|Appears in Collections:||Faculty of Health Sciences and Sport Journal Articles|
|Peer Review Status:||Refereed|
|Title:||A Critical Assessment of John Hoberman's Histories of Drugs in Sport|
|Citation:||Dimeo P (2007) A Critical Assessment of John Hoberman's Histories of Drugs in Sport, Sport in History, 27 (2), pp. 318-342.|
|Abstract:||John Hoberman has been one of the most prominent historians of doping and anti-doping in world sport. His writings span two decades and include two monographs: Mortal Engines (1992) and Testosterone Dreams (2005). This article focuses on those two books and offers three principal forms of criticism. Firstly, that Hoberman does not offer conceptual clarity on issues such as doping regulation/liberalization. Secondly, that a powerful implicit theme of nostalgia and even anti-modernity underlies his analyses, though that has changed over time. And thirdly, that his historical methodology is questionable. The conclusion of this review is that while he offers some powerful thought-provoking arguments, these are undermined by a lack of consistency, misleading interpretation and presentation of source material, and a failure to follow rigorous historiographic methods.|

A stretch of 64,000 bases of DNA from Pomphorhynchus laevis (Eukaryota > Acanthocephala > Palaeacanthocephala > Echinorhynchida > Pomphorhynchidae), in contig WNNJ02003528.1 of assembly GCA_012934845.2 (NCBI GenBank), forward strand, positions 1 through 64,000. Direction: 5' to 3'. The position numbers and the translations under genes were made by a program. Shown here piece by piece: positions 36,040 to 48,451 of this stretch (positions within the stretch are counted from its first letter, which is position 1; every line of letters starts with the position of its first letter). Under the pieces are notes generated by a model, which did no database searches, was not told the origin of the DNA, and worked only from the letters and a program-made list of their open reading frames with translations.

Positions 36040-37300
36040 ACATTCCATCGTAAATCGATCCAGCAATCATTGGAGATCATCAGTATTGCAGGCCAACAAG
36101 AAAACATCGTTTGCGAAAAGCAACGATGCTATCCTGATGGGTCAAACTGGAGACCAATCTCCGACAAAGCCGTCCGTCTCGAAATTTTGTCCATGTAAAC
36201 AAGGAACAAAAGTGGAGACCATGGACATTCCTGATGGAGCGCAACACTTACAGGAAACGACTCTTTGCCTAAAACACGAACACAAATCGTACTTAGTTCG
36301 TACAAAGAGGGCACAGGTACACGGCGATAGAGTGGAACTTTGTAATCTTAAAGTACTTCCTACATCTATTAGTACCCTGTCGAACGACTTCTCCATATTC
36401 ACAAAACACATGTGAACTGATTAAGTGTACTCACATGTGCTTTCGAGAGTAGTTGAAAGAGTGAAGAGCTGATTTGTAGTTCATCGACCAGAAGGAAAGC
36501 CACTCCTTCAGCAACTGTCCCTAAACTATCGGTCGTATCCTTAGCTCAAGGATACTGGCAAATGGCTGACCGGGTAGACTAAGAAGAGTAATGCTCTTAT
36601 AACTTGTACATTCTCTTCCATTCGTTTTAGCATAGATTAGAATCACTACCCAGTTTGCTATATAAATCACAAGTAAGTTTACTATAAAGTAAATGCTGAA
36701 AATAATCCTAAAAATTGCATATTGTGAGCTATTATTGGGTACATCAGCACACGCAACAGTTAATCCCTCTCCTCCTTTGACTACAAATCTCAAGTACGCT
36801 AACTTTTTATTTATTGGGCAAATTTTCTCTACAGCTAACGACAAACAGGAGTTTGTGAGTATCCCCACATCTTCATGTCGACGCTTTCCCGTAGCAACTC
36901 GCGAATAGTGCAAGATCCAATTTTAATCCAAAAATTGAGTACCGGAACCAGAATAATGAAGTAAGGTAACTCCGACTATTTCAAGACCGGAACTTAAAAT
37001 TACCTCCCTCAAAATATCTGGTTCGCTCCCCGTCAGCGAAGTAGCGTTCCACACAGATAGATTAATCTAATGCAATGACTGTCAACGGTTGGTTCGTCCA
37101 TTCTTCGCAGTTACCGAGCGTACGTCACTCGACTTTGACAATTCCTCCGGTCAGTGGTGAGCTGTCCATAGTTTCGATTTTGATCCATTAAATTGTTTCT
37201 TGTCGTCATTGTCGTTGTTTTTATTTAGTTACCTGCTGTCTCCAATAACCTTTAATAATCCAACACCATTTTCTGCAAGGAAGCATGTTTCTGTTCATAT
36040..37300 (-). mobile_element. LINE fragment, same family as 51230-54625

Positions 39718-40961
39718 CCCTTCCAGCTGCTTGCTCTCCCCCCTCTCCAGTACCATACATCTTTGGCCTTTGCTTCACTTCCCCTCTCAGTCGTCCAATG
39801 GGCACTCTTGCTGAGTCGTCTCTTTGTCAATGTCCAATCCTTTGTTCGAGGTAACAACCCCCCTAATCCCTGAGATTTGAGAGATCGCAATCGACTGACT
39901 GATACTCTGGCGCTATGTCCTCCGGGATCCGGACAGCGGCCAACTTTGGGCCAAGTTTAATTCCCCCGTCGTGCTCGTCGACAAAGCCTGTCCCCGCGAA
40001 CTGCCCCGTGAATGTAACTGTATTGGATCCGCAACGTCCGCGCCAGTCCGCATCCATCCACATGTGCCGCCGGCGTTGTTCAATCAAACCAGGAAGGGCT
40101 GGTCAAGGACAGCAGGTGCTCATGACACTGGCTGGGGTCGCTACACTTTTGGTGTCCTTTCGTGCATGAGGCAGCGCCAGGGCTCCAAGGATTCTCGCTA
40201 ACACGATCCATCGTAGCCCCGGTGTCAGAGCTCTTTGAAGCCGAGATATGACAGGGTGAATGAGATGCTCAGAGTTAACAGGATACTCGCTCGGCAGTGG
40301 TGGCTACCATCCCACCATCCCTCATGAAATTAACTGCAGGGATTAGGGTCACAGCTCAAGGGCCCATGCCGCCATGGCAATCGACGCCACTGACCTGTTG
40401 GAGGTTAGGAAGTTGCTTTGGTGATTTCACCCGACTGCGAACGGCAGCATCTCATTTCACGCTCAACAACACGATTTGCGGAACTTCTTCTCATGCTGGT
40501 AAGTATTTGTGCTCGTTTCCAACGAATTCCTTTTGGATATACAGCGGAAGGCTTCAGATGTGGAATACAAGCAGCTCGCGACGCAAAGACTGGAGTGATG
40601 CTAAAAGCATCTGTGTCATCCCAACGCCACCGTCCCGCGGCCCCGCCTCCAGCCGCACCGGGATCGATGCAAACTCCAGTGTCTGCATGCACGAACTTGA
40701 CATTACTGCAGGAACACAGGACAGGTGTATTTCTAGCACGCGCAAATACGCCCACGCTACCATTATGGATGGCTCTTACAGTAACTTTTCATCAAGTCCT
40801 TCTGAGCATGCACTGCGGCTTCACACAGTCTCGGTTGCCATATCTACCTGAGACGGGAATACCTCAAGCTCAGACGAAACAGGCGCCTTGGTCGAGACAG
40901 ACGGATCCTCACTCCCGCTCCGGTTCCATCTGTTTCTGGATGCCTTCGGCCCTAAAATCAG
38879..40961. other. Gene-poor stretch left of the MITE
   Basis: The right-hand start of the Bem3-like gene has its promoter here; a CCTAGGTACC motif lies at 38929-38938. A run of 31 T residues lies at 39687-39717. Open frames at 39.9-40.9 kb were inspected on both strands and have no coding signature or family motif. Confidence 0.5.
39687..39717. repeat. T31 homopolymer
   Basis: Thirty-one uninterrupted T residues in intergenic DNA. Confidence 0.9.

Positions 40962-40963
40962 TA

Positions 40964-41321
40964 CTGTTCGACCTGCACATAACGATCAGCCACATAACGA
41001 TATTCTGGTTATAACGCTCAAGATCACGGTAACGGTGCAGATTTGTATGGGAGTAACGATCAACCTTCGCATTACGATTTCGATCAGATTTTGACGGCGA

|Rights:||Published in Sport in History by Routledge (of Taylor & Francis). This is an electronic version of an article published in Sport in History, Volume 27, Issue 2, June 2007, pp. 318 - 342. Sport in History is available online at: http://www.informaworld.com/openurl?genre=article&issn=1746-0263&volume=27&issue=2&spage=318|
|A Critical Assessment of John Hobermans Histories of Drugs in Sport.pdf||137.18 kB||Adobe PDF||View/Open|
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